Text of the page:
System Center Configuration Manager R3 Released!

Today Microsoft released SCCM 2007 R3! Instead of going into a long blog post about all the exciting new features R3 has, I’d like to refer to an EXCELLENT run down of all the features by a co-worker of mine, Steve Rachui. If you run SCCM, R3 is definitely a worthwhile update that’s painless to implement into your existing environment.

Check out Steve’s post here.

Download the evaluation copy here.

Read the official announcement here.

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SCCM: Collection Query to Find Machines Discovered via AD System Discovery in the last day without latest SCCM Client

In the final days I have with my current employer, I’ve been doing some client cleanup. As you may know, Active Directory System Discovery can make a mess out of your SCCM environment if AD isn’t kept clean. We have a lot of records in our DB that just don’t have the SCCM Client for a variety of reasons (not enough disk space, WMI is broken, etc).

The good thing about AD System Discovery though is that for each record it finds in AD, it’ll look to DNS to see if there’s a corresponding DNS record. If there is, it’ll create a DDR for that machine. So if you have a lot of junk in AD, and DNS scavenging is set to a reasonable amount of time, you should be seeing machines in your SCCM hierarchy that are actually on your corporate network.

So what I set out to do was look for all the machines that have reported back an AD System Discovery record within the last day (technically, the query below is referencing 23 hours) that doesn’t have the latest version of the SCCM client (or the client version is null). Here’s the query.

select SMS_R_SYSTEM.ResourceID,SMS_R_SYSTEM.ResourceType,SMS_R_SYSTEM.Name,SMS_R_SYSTEM.SMSUniqueIdentifier,SMS_R_SYSTEM.ResourceDomainORWorkgroup,SMS_R_SYSTEM.Client from SMS_R_System where ((DATEDIFF(hh, SMS_R_SYSTEM.AgentTime, getdate()) < 23) and AgentName = “SMS_AD_SYSTEM_DISCOVERY_AGENT”) and (SMS_R_System.ClientVersion < “4.00.6487.2000” or SMS_R_System.ClientVersion is null)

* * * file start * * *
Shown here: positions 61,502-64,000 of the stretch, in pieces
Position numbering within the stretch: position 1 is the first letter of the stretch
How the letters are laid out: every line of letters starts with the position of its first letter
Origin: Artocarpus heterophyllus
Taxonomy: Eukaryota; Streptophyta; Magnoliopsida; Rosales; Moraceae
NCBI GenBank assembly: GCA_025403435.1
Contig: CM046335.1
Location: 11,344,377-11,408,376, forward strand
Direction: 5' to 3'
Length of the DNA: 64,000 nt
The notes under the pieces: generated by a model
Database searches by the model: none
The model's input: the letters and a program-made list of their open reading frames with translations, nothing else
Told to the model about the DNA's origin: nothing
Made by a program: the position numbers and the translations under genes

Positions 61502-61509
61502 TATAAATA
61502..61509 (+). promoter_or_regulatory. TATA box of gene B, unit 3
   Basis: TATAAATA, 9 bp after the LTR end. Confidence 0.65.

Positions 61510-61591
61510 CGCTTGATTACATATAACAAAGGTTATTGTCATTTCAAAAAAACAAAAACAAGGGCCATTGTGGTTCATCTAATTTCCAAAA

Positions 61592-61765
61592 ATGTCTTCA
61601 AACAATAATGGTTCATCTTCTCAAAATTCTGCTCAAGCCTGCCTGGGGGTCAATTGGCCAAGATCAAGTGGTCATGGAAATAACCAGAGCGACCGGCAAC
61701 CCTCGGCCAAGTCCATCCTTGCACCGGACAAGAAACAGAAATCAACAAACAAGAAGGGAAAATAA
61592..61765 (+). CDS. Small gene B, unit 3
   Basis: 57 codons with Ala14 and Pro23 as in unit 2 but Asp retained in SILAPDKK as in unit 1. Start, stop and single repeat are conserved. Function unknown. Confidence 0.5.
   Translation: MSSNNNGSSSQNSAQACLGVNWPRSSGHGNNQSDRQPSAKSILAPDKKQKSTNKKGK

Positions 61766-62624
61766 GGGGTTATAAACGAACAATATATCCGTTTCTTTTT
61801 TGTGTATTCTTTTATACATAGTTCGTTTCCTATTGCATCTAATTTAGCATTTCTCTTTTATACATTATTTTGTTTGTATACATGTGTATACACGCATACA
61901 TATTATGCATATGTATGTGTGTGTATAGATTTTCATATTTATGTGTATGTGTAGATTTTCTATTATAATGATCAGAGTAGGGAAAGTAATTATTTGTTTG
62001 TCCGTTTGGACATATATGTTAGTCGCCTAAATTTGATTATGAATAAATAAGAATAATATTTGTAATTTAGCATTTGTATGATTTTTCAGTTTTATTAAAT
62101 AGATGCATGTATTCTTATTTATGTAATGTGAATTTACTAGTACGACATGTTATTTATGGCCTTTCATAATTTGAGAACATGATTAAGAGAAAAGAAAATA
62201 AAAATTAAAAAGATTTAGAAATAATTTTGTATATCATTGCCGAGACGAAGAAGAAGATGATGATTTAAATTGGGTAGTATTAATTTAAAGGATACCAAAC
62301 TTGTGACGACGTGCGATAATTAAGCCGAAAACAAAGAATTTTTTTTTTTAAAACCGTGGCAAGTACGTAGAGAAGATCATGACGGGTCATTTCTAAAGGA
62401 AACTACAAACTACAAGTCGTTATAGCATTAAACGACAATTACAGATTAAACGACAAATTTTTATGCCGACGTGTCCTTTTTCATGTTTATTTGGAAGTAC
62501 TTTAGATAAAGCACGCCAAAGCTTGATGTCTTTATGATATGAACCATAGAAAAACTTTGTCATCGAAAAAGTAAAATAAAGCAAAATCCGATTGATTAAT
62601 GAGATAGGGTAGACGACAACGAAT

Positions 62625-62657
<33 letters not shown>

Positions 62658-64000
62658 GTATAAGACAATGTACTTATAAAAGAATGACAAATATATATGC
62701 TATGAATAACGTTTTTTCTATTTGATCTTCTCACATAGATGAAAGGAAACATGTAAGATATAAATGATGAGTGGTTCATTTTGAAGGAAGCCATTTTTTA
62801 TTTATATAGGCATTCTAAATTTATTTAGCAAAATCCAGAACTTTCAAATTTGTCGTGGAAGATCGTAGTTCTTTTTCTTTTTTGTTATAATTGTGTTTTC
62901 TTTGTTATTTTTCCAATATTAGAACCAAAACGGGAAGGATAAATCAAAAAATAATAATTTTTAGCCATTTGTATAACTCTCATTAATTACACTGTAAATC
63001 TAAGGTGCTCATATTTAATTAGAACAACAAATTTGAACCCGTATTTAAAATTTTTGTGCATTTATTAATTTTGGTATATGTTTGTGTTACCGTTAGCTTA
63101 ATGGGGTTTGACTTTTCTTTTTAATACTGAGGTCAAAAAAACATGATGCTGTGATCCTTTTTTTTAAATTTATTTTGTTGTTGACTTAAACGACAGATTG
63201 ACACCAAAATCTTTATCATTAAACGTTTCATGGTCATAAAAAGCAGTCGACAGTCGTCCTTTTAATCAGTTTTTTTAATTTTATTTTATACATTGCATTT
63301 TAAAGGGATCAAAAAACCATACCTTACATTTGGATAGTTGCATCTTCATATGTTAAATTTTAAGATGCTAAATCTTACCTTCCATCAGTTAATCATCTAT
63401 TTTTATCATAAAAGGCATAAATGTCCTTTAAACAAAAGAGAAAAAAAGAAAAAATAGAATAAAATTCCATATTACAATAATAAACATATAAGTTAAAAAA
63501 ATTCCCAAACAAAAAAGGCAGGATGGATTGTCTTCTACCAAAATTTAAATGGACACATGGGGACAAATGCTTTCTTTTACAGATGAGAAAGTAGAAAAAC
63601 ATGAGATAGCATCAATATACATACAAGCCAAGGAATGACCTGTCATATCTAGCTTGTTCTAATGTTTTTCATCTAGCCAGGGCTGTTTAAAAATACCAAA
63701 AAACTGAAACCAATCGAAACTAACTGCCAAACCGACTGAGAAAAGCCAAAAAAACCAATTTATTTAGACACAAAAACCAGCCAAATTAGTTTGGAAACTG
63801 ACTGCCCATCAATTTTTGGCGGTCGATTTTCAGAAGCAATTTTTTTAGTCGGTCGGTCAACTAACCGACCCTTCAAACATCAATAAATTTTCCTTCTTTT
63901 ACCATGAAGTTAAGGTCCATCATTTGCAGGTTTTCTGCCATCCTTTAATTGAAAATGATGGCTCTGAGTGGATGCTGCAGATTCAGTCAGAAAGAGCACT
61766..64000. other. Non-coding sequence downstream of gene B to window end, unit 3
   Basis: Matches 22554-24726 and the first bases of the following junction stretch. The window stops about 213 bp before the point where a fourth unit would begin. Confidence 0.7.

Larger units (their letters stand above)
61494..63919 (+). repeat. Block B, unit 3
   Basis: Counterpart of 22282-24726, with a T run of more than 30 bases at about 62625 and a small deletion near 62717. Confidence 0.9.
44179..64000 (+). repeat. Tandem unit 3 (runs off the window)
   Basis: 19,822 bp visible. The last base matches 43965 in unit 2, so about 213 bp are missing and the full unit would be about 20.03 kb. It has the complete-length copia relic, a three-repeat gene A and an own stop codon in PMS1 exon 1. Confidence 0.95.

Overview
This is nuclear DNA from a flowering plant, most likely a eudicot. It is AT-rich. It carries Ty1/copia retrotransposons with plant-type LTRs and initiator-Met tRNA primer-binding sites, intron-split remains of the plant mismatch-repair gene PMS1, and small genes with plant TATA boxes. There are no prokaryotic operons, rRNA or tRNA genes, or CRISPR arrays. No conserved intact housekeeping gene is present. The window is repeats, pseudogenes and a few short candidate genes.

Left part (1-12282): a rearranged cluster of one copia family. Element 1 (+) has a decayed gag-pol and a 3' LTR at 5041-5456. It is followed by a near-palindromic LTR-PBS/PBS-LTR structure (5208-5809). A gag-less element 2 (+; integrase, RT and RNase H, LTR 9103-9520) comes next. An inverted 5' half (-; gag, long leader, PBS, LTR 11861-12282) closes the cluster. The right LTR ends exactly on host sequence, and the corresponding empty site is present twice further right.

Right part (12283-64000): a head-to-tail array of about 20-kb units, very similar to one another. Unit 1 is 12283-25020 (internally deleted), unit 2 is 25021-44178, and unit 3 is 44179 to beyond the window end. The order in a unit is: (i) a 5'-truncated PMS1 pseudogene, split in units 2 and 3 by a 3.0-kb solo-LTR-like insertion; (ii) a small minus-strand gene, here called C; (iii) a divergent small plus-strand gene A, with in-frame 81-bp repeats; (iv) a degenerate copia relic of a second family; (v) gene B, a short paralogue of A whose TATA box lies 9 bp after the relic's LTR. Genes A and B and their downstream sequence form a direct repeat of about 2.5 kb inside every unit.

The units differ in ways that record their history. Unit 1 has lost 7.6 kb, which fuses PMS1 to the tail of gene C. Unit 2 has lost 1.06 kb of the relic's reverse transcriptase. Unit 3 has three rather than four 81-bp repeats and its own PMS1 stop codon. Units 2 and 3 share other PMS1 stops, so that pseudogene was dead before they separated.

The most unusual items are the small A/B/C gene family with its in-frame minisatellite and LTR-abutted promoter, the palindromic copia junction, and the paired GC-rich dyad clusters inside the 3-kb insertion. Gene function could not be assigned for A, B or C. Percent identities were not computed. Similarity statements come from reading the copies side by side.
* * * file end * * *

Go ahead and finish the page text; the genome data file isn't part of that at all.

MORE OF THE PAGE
This gives me all the machines that I need to look into to fix. These are machines I wasn’t able to hit using Client Push installations, or at least I never got a successful client installation for them.

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SCCM SCUP: How to Install Adobe Flash Player

With the new release of Flash Player 10.1 I’ve noticed in our environment that we were unable to install the Active X component for IE systems using the provided MSI file with SCUP. I’ve read in a few places that it’s best to utilize the .exe instead of the .msi that is provided by Adobe. So this evening I decided to do so.

Adobe has changed its command lines for flash 10.1 this go round. Originally I was using /s for a silent install but I noticed in Taskmgr that the .exe was sitting under the SYSTEM context doing nothing.

Appdeploy has an entry for Adobe Flash 10.1 that recommends to use -install for a silent install with the .exe form of installation. Once I added the -install switch, things worked just fine.

Now to figure out whether the mms.cfg file works still.

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MS10-041 KB979909 .NET Framework 3.5 Service Pack 1 and for the .NET Framework 2.0 Service Pack 2 for Windows 2000, for Windows Server 2003, and for Windows XP Fails to Install